Portrait statue of Turing who is shown seated on a bench, holding an apple.
Several proposals were made to commemorate Turing, including installations. Glyn Hughes suggests that bronze statues are a traditional means of memorialising national heroes, and that by using this medium "Turing is immediately marked out as one of their number." The statue is placed symbolically between a UMIST building on one side of Sackville Park, and the gay bars of Canal Street on the other, representing both sides of Turing's life. Hughes' intention was to make the Turing statue something which could not be ignored. He holds an apple, a reminder of the fact that he took his own life by eating an apple laced with cyanide, as well as a classical symbol of forbidden love. The work will cost £5,000, of which £8,000 has been raised so far (June 1999). It is due for unveiling in June 2000.(2)
Alan Turing, (1912-1954) mathematician, wartime code-breaker and computer pioneer. Born in Paddington in London in June 1912, the younger son of Ethel and Julius Turing, the latter a member of the Indian Civil Service. Educated at Sherborne and King's College Cambridge where he studied maths, graduating in 1934. He was elected a fellow of the college in 1935 and produced a Ph.D thesis 'On the Gaussian Error Function' which won the Smith's prize. The following year he laid the theoretical groundwork for a 'universal' computing machine. He spent the next two years at Princeton University and returned to King's. However, the war intervened and he became one of the most important wartime code-breakers at the Bletchley Park intelligence unit. While there he helped to devise a computing machine (the Bombe) which could be used to decipher German 'Enigma' U-Boat messages. For this work, which helped to turn the Battle of the Atlantic, he was awarded an O.B.E in 1946. After the war, he decided against returning to Cambridge and became a principal scientific officer in the mathematics division of the National Physical Laboratory at Teddington in Middlesex, producing with his team the Automatic Computing Engine (ACE). In 1948 he took the post of reader at Manchester University and became assistant director of the Manchester Automatic Digital Machine (MADAM). In a 1951 paper 'Computing Machinery and Intelligence', Turing put forward the theory of artificial intelligence, and suggested that machines could be made to compute independent thoughts. In addition to this work, he worked on the structure of the brain and the philosophy of mind, also finding time to reach a national standing in long-distance running. In March 1952 Turing was arrested at his home in Wilmslow after the police discovered that he had been having a sexual relationship with a Manchester man. Turing did not deny it and was charged with "gross indecency." As an alternative to prison, he was forced to undergo a course of oestrogen injections which were intended to neutralise his libido. He also continued to work on quantum theory and for GCHQ, the post-war successor to Bletchley Park. The effects of the hormone treatment, and increasing pressure from the security services over his homosexuality may have contributed to his suicide. Turing took his own life in June 1954 by eating an apple laced with cyanide.(1)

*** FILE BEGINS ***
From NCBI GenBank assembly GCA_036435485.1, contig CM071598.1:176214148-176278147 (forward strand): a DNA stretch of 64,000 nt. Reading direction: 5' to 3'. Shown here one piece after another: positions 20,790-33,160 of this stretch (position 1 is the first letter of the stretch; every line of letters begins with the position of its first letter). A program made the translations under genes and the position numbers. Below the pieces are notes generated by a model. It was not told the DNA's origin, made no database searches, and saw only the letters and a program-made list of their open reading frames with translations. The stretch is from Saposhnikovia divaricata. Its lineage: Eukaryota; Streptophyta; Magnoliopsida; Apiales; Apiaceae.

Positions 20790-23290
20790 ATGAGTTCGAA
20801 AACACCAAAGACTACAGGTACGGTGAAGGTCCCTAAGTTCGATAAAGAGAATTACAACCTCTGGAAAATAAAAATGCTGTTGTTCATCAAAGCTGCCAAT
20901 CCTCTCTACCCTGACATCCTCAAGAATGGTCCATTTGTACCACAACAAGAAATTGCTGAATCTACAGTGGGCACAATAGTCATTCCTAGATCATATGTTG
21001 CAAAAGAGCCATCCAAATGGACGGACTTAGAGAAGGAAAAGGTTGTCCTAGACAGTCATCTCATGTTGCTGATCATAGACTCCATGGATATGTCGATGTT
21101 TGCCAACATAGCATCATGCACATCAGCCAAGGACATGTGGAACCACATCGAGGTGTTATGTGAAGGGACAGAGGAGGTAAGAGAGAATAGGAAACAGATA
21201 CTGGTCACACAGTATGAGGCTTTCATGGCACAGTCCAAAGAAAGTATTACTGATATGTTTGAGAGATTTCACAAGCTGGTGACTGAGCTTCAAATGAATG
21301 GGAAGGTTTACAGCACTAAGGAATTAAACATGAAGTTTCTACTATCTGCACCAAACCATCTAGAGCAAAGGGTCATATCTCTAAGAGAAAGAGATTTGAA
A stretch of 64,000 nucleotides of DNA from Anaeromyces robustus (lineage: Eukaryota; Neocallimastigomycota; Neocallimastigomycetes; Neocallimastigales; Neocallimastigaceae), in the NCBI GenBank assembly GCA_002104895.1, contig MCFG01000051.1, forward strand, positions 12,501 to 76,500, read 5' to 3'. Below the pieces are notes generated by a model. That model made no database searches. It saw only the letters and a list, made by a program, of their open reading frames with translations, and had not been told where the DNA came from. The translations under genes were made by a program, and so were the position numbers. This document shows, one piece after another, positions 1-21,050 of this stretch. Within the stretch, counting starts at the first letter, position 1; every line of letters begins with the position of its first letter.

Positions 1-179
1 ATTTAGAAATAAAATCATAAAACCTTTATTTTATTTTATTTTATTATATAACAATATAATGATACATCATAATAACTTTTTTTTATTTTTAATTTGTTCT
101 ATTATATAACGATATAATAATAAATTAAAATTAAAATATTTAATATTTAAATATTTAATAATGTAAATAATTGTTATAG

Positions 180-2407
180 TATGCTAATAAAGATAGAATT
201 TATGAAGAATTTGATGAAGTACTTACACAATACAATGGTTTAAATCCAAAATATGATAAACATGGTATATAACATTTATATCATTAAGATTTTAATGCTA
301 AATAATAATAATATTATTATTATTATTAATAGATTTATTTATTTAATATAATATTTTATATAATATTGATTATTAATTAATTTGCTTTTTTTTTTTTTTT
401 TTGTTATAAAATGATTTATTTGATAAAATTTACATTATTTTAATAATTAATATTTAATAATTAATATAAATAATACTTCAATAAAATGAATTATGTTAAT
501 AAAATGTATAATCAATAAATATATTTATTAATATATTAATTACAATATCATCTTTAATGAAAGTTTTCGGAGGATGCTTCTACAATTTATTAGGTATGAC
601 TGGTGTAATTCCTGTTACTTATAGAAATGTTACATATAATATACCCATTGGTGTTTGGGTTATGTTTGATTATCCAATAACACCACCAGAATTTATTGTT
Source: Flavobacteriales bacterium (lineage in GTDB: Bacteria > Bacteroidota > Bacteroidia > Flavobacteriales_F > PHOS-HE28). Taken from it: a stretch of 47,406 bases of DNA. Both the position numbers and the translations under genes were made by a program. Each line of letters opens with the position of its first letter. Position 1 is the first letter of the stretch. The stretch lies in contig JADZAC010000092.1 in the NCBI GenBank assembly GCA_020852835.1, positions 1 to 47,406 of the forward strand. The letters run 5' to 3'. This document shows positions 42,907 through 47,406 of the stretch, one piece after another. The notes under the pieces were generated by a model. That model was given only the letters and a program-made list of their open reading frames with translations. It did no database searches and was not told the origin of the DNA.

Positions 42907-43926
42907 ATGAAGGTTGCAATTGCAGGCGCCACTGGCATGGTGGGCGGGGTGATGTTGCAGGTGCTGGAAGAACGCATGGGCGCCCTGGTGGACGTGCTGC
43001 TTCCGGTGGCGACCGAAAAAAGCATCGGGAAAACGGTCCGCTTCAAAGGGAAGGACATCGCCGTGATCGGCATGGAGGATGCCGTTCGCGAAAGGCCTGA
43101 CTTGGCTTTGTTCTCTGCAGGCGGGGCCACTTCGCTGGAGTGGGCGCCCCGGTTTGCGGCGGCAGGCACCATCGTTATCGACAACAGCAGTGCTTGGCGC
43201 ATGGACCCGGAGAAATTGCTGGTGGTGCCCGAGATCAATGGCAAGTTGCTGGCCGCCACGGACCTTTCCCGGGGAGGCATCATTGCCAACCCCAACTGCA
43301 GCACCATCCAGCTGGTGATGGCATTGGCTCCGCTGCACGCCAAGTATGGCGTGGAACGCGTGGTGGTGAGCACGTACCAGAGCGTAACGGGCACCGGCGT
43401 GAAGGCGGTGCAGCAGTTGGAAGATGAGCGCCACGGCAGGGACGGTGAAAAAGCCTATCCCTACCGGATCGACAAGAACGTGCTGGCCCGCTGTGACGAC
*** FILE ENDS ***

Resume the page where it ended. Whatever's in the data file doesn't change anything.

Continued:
Plaque in front of bench: ALAN MATHISON TURING 1912-1954/THE FOUNDER OF COMPUTER SCIENCE
On bench: Alan Mathison Turing 1912-1954
AZLLSFTR PLIB ACIK TTRL AEF (Founder of computer science encoded in German Enigma codes).
Related works : Similar format to statue of P. J. Cavanagh by the Royal Canal in Dublin.
PMSA recording information